As you can see, the most simple and conservative method is FIFO. However, HIFO and LIFO can be more helpful to you in terms of tax minimization. 

Certainly, you are in no way forced to use only one accounting method for the rest of your life, as you are allowed to change them from year to year. However, if you pick one specific accounting method, then you’ll have to uphold it until the next tax year starts.

What data do you need for accounting methods?

If you address to the official IRS Guide, then it will tell you that you need the following data for your accounting methods:

  • The time and date of each unit’s purchase
  • Cost basis and fair market value of each asset at the time they were purchased
  • Time and date each asset was sold or disposed
  • The fair market value of each asset when sold or disposed, and the amount of money/value of property received for each asset

In the “traditional” financial market, you can ask your exchange to issue a Form 1099-B to report non-employment income to the IRS. This form particularly reports capital gains and capital losses from trading stocks, options, and other types of securities, so this could make your tax reporting easier. However, even though some of the crypto exchanges may issue this form, it is still mostly uncommon in the crypto world, and thus you’re the one who is responsible for tracking all your activities with cryptocurrency and keeping a record of all the relevant data.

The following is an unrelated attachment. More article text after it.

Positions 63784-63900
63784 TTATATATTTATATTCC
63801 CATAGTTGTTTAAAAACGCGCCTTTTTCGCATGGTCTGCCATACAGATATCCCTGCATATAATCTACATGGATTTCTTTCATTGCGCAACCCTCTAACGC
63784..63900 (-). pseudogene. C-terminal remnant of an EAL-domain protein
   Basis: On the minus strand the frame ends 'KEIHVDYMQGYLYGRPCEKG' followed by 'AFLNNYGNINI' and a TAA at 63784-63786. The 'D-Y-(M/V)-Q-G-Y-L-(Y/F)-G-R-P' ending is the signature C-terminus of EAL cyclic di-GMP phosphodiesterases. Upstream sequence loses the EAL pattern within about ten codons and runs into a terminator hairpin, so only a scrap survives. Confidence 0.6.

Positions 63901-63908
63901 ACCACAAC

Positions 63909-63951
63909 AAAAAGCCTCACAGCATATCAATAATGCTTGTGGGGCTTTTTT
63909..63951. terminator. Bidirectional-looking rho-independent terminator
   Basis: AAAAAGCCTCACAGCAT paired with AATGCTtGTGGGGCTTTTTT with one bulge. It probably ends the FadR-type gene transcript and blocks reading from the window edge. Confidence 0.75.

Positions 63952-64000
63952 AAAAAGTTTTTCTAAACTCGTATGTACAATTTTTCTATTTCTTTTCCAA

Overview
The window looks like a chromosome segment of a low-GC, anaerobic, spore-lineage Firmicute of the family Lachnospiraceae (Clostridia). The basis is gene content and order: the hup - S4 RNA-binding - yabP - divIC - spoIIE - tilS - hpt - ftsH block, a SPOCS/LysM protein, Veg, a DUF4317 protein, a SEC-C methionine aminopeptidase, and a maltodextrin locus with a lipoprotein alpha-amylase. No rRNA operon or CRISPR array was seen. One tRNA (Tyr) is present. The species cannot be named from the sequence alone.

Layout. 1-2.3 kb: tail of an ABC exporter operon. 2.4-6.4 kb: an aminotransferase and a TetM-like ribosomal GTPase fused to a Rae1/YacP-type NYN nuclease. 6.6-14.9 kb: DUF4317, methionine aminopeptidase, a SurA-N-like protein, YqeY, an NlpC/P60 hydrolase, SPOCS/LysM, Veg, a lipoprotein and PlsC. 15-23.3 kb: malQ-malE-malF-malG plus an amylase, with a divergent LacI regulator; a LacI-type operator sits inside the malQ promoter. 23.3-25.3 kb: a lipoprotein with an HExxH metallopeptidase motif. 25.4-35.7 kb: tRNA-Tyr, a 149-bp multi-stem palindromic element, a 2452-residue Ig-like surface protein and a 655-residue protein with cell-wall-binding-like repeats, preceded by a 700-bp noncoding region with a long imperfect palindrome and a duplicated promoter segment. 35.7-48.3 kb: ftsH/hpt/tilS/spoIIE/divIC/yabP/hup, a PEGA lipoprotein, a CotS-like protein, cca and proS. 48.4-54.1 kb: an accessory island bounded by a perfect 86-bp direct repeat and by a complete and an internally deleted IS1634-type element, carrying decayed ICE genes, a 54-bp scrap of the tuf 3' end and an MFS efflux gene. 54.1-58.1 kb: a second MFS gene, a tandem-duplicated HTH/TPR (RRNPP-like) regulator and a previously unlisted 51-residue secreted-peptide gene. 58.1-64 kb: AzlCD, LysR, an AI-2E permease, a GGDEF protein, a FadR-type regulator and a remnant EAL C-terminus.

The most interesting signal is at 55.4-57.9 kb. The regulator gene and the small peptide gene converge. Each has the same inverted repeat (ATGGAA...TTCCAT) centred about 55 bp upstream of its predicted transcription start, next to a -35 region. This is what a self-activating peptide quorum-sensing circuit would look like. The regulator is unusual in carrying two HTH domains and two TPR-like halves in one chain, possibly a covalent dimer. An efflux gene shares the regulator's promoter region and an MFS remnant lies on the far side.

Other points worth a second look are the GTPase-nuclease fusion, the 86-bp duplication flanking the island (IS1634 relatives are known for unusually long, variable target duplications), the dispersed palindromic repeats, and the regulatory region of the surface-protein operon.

How to lower your crypto taxes?

There is a certain way of reducing your crypto taxes by applying tax-loss harvesting practices. Tax-loss harvesting refers to selling a capital asset at a loss to offset a capital gains tax liability.
The IRS allows you to deduct up to $3,000 in capital losses from your ordinary income each year. If your net losses exceed $3,000, then they can be carried over into future years. However, keep in mind that capital gains can only be offset with the same type of losses; that is, short-term losses are used to reduce short-term gains, and long-term losses are used to reduce long-term gains.

How to report your crypto taxes?

To report all your crypto disposals, first you should use the IRS Form 8949. Remember, you must report both your capital gains and losses, since every taxable activity and event is a subject to report to the IRS.

Apart from capital gains and capital losses, you should also include the following information:

  • Description of property (i.e. crypto)
  • The date you acquired the property
  • The date you sold/disposed the property
  • Proceeds (sales price)
  • Cost basis for purchasing the property